My 1st Che fruit plant that I purchased from Edible Landscape has been growing great but it's not branching the way I would like it to.  It's kinda long and floppy with not very much branching. Edible landscape claims that their trees are self fertile but we shall see.

I also picked up a male and female plant from Hidden Springs Nursery as back up.  They were shipped as bare root in November. I heeled them in for the winter and up potted them in February. Both are awake from their slumber.

 Che Fruit

2015 (The che is on the far left)

This is an expensive and rare fruit tree and very hard to find at any local nurseries so I'd like to have as many clones of it as possible.  So instead of pruning it to promote side branching I did an air layer and once it roots take a couple of more cuttings to root. They are related to Figs so maybe they will have the same easy rooting characteristics.

Here's what it looks like today. A long 6 ft whip with one branch at the bottom. Not too sexy in my opinion. I did not want to prune it last year because I wanted it to get established. This year is a different story.

 Scraped the bark to give it place for roots to grow from

Slipped over a sandwich bag that has the bottom cut out of it and zipped tied the bottom

I used the same medium I use to root my figs with, Coco coir, HP promix and perlite. Pre moistened

 Hopefully in 4-6 weeks the roots will begin to show.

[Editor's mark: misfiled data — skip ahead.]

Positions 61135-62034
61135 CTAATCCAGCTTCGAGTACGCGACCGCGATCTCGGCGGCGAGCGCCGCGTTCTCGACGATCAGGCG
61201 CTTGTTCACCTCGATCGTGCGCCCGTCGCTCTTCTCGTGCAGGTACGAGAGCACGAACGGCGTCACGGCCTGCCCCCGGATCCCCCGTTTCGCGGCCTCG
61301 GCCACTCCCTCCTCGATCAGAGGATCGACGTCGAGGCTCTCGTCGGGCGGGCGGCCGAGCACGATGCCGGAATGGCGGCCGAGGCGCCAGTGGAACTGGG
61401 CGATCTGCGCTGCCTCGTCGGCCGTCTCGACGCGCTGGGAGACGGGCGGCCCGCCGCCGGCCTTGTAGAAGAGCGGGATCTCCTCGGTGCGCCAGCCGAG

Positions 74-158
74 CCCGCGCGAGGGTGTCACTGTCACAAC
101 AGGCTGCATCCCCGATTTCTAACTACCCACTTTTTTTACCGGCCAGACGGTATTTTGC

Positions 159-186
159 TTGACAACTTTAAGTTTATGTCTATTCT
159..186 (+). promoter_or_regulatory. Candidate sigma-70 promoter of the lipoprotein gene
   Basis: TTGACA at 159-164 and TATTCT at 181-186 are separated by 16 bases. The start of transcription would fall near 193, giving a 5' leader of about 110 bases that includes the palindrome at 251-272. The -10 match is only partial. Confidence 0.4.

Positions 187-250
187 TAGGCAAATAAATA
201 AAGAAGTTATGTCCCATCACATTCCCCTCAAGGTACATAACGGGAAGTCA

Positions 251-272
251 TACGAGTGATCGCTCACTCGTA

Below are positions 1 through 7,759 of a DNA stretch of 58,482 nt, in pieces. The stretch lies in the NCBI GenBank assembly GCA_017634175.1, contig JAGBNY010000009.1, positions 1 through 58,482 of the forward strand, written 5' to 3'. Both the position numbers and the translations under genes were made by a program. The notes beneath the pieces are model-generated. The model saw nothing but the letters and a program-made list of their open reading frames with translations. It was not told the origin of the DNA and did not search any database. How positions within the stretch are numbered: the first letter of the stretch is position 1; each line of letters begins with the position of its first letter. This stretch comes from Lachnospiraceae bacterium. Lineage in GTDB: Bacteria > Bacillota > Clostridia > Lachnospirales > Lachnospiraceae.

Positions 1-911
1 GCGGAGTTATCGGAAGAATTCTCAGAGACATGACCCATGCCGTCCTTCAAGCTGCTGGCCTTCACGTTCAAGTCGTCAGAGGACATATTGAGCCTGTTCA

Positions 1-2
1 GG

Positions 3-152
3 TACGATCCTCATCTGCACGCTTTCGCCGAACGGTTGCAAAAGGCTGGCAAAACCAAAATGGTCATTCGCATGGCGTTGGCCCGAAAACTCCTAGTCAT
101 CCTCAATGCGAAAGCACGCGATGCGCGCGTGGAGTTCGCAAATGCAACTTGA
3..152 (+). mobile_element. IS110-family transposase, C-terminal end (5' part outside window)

Che Update: 5/9/16 Tiny little fruits are growing. I hear they drop their first season. So I'm not holding my breath

Unripened Che fruit

Wednesday, April 20, 2016

Growing Pawpaws in Seattle

So besides my fascination with figs, Paw Paws are 2nd on the list for fruits that I'm extremely fascinated with.

First of all they are the largest American fruit. However sadly, I haven't yet to taste the fruit. I've heard it been described as a custardy banana even though they resemble a mango.

My initial experience with this fruit came from buying some small bareroot pawpaw seedlings off of Ebay.  2 out of 3 took but then quickly died the next winter. Fail #1

I then bought 2 larger bare root plants and those never woke from their dormancy. Fail #2

So I bucked up and bought 2 live plants from Flower world in Monroe. I put them in ground last year and this year they are still alive so I'm extremely excited about that.

The larger of the 2 trees also set flowers to my surprise. It could be our unnaturally warm weather too that is causing this. 90s in Early April is record setting here.

Paw paws do not ship well so it probably explains why not many Americans know about them. They are also only pollinated by one type of moth, which explains why not everyone has success growing them. I did speak to someone who has experience with them here in WA and they used the trick of tying a piece of chicken or fish to the tree to attract flies.

And if you hate flies you can always hand pollinate.

The flowers turn from green to deep red as it blooms.

New Arrivals: 4/20/16 Galicia Negra & Martinenca Rimada

Welcome in my little new ones.

UCR 143-36 Cuttings

Colasanti Dark Cuttings

Galicia Negra


Martinenca Rimada

Monday, April 18, 2016

Bananas & finally planted my raised beds

New Bananas: 4/16/16
It sounds amazing but some Cold Hardy Bananas will survive our winters here in Seattle. The Musa Basjoo supposedly can withstand -3F temperatures.